Plumb Lines

June 8, 2009

Being Poor Is Not as Fun as Pretending to Be Poor

Filed under: Uncategorized — Michael E. van Landingham @ 8:31 am

The author found in the extreme upper right expresses his distate for Brooklyn hipsters.

The author (upper right) averts his eyes from the horror that are Brooklyn hipsters.

The New York Times confirms a stereotype: hipsters’ parents pay their rent. I balked when I heard that many youthful residents of  Brooklyn are trust fund babies, thinking of the few people I’ve known with actual multimillion dollar trust funds. Instead of the super rich, though, most people use it to mean kids whose parents pay for their children’s expensive rent in a hot real estate market. Some hipsters actually do have investment income, and it is common for the average down and out Williamsburger never to have held a paying job:

Luis Illades, an owner of the Urban Rustic Market and Cafe on North 12th Street, said he had seen a steady number of applicants, in their late 20s, who had never held paid jobs: They were interns at a modeling agency, for example, or worked at a college radio station. In some cases, applicants have stormed out of the market after hearing the job requirements.

I always believed a crucial part of being jaded, hip, and starving is having a job you hate. It is a badge of honor to work the worst, dirtiest job possible but to maintain your dignity, creativity, and self-sufficiency. As a bonus you get some great stories to tell your friends over cheap beer, and the knowledge that cheap beer is all you can afford. This is why real hipsters live in Baltimore: housing is cheap, danger abounds, and National Bohemian flows like (and costs about as much as) water.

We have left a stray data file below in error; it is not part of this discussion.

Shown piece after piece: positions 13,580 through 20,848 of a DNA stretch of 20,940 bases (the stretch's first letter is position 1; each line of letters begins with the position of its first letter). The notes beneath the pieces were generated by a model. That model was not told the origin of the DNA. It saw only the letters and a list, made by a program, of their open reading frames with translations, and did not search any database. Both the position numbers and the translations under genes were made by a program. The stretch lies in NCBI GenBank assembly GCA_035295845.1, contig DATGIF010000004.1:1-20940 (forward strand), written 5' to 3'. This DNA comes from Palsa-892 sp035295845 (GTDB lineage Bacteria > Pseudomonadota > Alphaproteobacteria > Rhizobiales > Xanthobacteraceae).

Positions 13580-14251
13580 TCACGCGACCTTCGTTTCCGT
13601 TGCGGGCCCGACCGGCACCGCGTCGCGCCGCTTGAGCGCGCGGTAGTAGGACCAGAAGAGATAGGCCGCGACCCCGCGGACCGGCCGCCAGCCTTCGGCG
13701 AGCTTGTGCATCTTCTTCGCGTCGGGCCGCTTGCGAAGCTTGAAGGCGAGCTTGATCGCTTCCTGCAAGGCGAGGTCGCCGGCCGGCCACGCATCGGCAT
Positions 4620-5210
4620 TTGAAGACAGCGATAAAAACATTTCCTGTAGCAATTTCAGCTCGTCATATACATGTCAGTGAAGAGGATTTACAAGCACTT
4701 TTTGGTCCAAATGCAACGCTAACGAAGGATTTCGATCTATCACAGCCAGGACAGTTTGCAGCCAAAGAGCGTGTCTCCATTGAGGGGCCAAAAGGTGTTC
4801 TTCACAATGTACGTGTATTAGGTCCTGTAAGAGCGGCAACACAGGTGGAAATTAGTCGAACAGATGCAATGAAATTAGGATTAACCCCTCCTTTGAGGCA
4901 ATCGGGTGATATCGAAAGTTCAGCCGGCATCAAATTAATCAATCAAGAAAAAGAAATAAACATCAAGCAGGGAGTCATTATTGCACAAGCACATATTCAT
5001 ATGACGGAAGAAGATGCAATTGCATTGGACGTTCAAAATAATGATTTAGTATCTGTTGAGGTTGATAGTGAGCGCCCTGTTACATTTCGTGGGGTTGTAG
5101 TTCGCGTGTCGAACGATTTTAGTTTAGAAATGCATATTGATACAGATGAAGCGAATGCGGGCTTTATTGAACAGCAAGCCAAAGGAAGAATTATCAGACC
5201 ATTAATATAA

Being subsidized curtails real self-exploration and independence. If you do not have to agonize over choices like taking the subway or walking the two miles to save the fare, going to a concert or eating, then you can never lay any claim to proper adulthood and maturity. And you never yearn to move beyond the poverty of youth to some successful career. In other words, and quite obviously, you never learn to work.

It is one thing for parents to subsidize studying children. I consider that a gift capable parents are happy to offer their children. Such support should not preclude employment to earn money to help foot the bill, either. Using your parents money to “find” yourself after four years of “finding yourself” as an undergraduate is  downright shameless. But I suppose all the time it takes to discover new bands, shop for ironic clothing, engage in reckless behavior, and look for discontinued Polaroid film is a full time job.

-Michael E. van Landingham

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